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The Fuchsia Test Runner Framework

Integrating testing frameworks with the Component Framework

The Fuchsia Component Framework allows developers to create components in a variety of languages and runtimes. Fuchsia's own code uses a diverse mix of programming languages for components, including C/C++, Rust, Dart, and Go.

The Test Runner Framework uses Component Framework runners as an integration layer between various testing runtimes and a common Fuchsia protocol for launching tests and receiving their results. This makes for an inclusive design that on one hand allows developers to bring their language and testing framework of choice, and on the other hand allows building and testing Fuchsia on a variety of systems and targeting different hardware.

The Test Manager

The test_manager component is responsible for running tests on a Fuchsia device. Test manager exposes the fuchsia.test.manager.RunBuilder protocol, which allows launching test suites.

Each test suite is launched as a child of test manager. Test suites are offered capabilities by test manager that enable them to do their work while maintaining isolation between the test and the rest of the system. For instance hermetic tests are given the capability to log messages, but are not given the capability to interact with real system resources outside of their sandbox. Test manager uses only one capability from the test realm, a controller protocol that test suites expose. This is done to ensure hermeticity (test results aren't affected by anything outside of their intended sandbox) and isolation (tests don't affect each other or the rest of the system).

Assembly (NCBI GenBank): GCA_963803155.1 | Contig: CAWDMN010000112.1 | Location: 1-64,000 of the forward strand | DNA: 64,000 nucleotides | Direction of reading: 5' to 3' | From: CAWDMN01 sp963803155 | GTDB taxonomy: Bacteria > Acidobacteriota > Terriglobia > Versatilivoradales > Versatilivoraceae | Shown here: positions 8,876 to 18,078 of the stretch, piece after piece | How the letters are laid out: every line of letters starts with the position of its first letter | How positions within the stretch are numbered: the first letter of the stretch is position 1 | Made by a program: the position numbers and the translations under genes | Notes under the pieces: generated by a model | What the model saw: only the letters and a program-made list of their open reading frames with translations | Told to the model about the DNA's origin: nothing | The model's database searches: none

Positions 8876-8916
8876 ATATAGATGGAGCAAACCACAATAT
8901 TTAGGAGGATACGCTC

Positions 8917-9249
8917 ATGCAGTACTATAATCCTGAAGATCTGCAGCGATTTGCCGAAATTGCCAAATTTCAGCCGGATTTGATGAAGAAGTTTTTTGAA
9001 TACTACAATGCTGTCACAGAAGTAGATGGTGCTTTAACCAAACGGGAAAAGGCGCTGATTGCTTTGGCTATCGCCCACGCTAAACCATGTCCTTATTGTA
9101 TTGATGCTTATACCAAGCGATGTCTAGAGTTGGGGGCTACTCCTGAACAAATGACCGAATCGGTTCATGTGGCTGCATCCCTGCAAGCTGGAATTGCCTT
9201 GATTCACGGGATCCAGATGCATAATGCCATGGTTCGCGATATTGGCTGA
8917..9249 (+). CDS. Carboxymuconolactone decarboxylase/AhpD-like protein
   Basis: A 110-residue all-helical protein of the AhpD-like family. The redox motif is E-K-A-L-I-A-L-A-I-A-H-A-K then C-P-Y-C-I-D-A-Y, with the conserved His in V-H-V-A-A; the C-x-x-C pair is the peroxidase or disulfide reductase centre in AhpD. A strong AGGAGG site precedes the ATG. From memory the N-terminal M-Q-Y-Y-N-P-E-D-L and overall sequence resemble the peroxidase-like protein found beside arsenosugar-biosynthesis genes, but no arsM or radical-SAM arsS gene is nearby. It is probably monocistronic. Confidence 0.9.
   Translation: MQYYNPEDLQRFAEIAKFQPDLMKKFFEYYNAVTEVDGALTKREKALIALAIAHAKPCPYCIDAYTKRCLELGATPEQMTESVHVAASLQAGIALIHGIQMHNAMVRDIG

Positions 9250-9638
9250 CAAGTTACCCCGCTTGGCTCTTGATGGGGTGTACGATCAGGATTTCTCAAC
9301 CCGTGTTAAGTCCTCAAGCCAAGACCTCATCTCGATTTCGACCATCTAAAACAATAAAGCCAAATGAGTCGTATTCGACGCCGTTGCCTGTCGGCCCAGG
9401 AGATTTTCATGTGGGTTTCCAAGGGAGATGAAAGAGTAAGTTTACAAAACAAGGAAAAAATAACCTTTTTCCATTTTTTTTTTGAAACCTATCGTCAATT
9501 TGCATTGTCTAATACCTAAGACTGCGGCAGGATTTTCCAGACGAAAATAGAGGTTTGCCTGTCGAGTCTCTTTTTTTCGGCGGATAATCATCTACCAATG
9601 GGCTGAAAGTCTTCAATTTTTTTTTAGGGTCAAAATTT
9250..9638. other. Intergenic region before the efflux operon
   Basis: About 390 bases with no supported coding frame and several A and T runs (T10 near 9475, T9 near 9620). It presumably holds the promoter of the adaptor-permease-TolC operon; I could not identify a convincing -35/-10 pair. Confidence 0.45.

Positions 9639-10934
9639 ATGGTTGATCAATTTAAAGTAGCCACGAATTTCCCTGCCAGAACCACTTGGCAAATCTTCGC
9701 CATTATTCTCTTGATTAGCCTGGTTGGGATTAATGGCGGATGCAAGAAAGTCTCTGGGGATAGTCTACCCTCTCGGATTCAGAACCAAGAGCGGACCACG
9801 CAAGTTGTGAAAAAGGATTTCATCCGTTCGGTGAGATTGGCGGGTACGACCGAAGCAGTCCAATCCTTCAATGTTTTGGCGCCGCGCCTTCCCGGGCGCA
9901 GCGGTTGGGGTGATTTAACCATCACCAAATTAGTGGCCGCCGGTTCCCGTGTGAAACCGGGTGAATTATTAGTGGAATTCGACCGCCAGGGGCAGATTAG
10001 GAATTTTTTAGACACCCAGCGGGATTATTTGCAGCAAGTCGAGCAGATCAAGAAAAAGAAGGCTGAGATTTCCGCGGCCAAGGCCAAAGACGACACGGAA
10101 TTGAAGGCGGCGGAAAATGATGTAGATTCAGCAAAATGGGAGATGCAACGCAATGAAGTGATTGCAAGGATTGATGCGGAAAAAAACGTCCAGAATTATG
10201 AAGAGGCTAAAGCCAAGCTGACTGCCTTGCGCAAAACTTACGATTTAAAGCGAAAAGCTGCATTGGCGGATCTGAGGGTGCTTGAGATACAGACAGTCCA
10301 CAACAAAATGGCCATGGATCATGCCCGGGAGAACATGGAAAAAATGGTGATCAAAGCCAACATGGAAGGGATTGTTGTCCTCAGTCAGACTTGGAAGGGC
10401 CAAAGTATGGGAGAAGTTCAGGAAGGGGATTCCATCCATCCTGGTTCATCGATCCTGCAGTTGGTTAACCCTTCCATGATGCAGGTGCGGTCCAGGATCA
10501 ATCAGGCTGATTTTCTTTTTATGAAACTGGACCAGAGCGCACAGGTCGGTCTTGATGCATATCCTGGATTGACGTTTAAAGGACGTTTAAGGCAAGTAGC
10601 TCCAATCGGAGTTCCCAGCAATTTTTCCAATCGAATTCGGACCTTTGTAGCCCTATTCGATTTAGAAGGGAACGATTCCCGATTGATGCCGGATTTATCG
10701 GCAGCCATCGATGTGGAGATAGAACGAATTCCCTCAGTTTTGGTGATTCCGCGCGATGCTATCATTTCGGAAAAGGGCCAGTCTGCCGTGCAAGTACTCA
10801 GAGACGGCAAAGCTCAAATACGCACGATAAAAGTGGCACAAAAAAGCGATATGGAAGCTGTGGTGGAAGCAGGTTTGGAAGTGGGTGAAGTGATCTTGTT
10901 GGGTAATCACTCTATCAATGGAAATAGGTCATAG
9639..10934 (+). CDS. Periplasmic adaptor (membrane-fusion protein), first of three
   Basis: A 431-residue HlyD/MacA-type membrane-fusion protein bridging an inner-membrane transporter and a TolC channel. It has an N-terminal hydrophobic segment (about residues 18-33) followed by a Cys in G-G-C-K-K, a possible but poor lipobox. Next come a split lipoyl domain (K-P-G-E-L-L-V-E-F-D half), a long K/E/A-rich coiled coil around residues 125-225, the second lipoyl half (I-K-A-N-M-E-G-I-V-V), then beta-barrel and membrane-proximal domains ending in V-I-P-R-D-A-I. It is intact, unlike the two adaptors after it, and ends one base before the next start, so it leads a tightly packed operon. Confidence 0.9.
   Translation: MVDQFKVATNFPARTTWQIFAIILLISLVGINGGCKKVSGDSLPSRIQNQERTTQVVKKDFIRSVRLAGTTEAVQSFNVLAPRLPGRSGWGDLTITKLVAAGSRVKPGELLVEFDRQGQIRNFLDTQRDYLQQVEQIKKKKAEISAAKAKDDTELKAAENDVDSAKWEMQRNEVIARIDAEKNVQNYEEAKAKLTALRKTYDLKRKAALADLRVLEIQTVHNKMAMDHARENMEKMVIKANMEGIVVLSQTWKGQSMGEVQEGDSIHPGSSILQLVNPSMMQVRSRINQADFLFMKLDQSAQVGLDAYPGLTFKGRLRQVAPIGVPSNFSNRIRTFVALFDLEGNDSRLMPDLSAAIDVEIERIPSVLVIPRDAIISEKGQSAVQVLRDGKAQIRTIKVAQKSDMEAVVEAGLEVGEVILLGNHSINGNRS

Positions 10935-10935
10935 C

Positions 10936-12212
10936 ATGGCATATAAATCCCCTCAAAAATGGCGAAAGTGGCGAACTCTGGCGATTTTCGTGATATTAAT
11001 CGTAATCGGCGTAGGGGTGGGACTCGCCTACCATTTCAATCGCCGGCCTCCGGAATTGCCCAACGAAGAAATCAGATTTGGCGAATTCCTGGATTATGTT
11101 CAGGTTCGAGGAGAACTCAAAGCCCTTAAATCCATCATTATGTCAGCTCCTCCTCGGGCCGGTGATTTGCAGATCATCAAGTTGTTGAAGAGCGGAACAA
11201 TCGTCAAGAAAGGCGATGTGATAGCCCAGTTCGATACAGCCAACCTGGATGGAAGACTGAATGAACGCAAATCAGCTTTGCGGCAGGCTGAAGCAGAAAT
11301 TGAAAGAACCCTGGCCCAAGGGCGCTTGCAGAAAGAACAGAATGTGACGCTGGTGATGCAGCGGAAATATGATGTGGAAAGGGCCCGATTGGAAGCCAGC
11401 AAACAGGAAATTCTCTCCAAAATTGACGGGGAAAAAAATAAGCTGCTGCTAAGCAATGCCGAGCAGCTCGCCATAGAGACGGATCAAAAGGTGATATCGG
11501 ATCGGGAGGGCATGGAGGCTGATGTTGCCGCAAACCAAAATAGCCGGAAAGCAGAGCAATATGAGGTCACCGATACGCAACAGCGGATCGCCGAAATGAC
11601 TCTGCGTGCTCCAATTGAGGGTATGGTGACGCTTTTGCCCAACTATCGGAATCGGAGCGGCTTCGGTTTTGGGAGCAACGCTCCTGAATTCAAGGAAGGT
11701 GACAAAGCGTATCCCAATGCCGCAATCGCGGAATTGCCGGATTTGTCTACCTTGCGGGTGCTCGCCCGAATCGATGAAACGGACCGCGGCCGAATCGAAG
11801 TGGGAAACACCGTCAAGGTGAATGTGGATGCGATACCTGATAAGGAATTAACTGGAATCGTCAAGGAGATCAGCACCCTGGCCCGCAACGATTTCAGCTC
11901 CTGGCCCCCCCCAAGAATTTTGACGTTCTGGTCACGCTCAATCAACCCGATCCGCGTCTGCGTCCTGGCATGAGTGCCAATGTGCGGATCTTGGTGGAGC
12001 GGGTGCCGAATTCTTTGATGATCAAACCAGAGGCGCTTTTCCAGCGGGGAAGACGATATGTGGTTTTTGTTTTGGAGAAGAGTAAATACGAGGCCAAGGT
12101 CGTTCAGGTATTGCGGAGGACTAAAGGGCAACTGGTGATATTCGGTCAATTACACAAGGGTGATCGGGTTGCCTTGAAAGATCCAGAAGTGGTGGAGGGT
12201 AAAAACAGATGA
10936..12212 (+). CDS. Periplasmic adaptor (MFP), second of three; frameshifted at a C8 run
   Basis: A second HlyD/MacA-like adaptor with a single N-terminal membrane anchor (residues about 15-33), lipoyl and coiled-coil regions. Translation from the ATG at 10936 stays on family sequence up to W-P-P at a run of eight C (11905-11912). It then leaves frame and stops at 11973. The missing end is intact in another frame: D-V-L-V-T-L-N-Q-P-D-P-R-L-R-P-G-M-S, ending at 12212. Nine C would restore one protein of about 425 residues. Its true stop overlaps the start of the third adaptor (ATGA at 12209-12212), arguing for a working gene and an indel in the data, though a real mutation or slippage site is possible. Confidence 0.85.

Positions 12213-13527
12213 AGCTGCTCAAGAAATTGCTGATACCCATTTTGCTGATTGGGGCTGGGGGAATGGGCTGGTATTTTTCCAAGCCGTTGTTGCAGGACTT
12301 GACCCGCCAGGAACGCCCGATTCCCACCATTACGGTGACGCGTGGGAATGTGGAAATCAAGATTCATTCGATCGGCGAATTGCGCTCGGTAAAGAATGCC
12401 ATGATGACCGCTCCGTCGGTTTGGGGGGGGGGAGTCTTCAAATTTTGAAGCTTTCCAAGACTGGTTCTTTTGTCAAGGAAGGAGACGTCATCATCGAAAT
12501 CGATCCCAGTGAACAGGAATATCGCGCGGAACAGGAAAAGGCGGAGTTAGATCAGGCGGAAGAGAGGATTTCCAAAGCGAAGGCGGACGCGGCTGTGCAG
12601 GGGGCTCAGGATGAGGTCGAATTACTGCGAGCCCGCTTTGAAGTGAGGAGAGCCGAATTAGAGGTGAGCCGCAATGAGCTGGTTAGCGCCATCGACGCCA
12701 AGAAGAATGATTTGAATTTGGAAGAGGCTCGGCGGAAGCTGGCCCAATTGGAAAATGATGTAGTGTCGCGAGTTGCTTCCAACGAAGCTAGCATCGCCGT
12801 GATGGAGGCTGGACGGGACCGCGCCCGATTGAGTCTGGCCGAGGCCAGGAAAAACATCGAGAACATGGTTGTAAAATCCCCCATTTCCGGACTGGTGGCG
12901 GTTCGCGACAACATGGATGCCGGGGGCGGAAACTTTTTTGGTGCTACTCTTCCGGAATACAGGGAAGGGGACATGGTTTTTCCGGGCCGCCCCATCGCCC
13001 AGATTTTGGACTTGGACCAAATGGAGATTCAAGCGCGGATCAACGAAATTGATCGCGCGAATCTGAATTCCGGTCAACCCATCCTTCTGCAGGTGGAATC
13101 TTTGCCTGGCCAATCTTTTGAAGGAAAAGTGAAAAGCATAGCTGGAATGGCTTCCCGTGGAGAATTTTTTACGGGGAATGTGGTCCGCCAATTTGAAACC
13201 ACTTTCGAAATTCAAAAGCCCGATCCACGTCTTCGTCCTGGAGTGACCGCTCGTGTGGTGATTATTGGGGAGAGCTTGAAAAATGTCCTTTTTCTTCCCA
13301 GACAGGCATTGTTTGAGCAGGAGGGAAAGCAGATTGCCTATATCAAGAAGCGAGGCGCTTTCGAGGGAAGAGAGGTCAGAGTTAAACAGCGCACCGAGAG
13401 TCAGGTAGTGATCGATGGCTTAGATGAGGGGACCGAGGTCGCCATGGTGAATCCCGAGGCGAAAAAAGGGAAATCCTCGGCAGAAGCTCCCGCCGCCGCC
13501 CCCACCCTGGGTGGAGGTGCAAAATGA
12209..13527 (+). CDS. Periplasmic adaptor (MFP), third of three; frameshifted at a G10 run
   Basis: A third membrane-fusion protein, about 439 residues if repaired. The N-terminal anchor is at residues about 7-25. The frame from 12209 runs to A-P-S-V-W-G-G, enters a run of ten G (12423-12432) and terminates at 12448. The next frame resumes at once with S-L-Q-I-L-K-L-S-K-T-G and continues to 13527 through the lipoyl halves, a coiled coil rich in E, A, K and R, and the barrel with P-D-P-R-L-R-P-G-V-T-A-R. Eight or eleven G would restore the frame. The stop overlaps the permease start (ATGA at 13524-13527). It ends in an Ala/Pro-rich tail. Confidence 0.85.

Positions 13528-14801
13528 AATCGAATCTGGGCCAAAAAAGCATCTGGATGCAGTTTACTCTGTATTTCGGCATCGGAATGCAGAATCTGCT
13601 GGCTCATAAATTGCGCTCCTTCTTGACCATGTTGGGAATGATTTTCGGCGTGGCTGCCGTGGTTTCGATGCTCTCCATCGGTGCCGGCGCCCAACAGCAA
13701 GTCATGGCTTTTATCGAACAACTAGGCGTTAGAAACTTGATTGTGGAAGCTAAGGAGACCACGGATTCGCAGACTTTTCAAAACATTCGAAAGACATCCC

The test manager controller itself is offered to other components in the system in order to integrate test execution with various developer tools. Tests can then be launched with such tools as fx test and ffx.

The test suite protocol

The test suite protocol, fuchsia.test.Suite, is used by the test manager to control tests, such as to invoke test cases and to collect their results.

Test authors typically don't need to implement this protocol. Instead, they rely on a test runner to do this for them. For instance, you might write a test in C++ using the GoogleTest framework, and then use gtest_runner in your component manifest to integrate with the Test Runner Framework.

Test runners

A language and runtime-inclusive framework

Test runners are reusable adapters between the Test Runner Framework and common languages & frameworks used by developers to write tests. They implement the fuchsia.test.Suite protocol on behalf of the test author, allowing developers to write idiomatic tests for their language and framework of choice.

Component manifests for simple unit tests can be generated by the build rules. Generated component manifests for v2 tests will include the appropriate test runner based on their build definition. For instance a test executable that depends on the GoogleTest library will include the GoogleTest runner in its generated manifest.

Inventory of test runners